When evaluating a real estate investment, the cap rate, or ratio of annual net income to invested capital, dictates how long it will take to recoup your initial investment. The lower the cap rate, the longer it will take. Such a calculation functions a little differently when discussing REITs, and investors should instead look to the Implied Cap Rate. The implied cap rate is calculated by dividing the REIT’s net operating income by its market cap.

Q. This is a critical metric in evaluating REITs, but it seems like we should review “cap rate” before getting to “implied cap rate”…
A Yes. In RE, “cap rate” tells you how long it will take to recover your investment. So, imagine a building costs you $10mm and generates rents of $4mm/year. Now lets say that the fixed and variable costs of the building run something like $3mm/year. Your net income is $1mm, so your cap rate is $1mm/$10mm, or 10%. It’ll take 10 years to recover your investment. With a cap rate of 5%, it’ll take you 20 years. The higher the cap rate, the faster you get your money back.

Q. And developers and investors use cap rates all the time when looking at private real estate transactions. But how does it work with a REIT?
A. Same sort of general idea. You take the net operating income of the REIT — that is, the REIT’s income, and divide it by the market cap, because the market cap is essentially what you’re paying to acquire the properties inside the REIT. The market cap is substituted for the property acquisition costs. Of course, REITS have to pass through most of their income back to the investors, so it’s not a horrible comparison to the normal cap rate calculation.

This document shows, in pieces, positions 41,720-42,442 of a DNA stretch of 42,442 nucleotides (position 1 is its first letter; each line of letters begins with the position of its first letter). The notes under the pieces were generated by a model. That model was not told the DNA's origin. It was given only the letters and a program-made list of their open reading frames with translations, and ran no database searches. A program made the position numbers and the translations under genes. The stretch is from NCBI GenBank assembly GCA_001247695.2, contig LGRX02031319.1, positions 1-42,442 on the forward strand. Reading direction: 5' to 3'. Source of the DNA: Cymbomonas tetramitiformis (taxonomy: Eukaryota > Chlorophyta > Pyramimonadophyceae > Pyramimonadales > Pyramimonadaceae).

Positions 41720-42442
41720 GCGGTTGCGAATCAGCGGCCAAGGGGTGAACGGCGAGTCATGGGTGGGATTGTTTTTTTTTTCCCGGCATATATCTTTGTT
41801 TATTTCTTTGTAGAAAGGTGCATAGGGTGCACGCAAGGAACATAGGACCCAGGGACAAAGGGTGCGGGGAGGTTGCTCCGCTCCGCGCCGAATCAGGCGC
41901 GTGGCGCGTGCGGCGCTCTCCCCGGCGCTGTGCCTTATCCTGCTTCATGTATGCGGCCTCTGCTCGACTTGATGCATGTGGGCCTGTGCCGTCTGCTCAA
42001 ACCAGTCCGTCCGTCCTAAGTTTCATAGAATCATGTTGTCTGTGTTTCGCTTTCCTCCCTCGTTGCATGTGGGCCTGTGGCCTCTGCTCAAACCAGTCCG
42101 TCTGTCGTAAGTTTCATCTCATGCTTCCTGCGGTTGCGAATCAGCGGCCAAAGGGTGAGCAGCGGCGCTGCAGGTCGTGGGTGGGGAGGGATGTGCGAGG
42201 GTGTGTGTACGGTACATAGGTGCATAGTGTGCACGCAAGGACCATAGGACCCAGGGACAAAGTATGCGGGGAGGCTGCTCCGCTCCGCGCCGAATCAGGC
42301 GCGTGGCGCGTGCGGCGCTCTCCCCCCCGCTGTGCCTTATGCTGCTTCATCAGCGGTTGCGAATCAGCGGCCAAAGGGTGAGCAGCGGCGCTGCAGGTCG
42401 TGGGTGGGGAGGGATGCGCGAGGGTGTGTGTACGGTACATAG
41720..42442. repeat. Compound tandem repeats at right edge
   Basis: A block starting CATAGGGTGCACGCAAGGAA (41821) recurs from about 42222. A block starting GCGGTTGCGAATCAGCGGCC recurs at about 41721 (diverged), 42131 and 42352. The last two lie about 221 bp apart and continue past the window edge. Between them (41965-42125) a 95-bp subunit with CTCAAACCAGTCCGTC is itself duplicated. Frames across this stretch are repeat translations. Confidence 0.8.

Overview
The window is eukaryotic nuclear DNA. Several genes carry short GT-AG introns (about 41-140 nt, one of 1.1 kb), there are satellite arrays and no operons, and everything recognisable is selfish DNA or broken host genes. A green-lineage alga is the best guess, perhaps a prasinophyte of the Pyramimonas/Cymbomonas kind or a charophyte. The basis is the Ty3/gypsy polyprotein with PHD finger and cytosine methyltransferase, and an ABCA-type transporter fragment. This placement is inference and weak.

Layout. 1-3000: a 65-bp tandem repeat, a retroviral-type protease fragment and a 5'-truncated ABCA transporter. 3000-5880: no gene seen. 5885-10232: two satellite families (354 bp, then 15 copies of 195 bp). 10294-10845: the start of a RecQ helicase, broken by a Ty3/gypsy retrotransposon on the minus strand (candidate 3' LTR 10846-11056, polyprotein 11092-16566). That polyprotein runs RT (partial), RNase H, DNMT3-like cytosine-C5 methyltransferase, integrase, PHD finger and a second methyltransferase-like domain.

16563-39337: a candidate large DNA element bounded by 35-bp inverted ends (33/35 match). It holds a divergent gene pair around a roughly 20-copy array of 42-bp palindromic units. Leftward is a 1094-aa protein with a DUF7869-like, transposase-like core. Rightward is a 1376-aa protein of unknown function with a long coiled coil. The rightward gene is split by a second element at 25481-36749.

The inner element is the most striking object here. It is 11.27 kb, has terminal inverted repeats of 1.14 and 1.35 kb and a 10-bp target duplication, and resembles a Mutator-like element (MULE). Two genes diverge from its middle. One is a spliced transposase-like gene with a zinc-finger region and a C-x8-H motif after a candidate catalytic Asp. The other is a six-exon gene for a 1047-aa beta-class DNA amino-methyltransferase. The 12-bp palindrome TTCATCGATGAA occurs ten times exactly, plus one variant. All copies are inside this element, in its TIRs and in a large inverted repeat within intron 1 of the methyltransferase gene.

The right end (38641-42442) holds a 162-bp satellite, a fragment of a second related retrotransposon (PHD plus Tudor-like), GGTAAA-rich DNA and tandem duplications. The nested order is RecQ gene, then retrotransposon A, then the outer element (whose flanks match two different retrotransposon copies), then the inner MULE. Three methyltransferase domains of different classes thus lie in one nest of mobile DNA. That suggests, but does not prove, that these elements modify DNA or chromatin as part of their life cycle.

Q. So, of course, you can compare one REIT to another with this metric…
A. Yes, and you can also do something that’s normally very difficult. If you consider a REIT that has, say, mostly apartment buildings and you look at its implied cap rate, you can compare that to a private apartment deal and essentially see how much you’re paying for the convenience of going through the REIT. So you can compare your “DIY” option to the alternative of just buying a public security. That’s pretty unusual.

Q. So when you calculate the implied cap rate, are there any major tricks?
A. The biggest one is making sure you’re looking at forward NOI. The big thing to net out is depreciation, and you have to ensure you’re looking forward because the market cap of the REIT obviously is discounting that, not the actual costs of the buildings.

Q. And in both cases, implied and actual, high cap rates are good…
A. The big thing to remember about cap rates: higher is better, because it means you’ll get your money back sooner.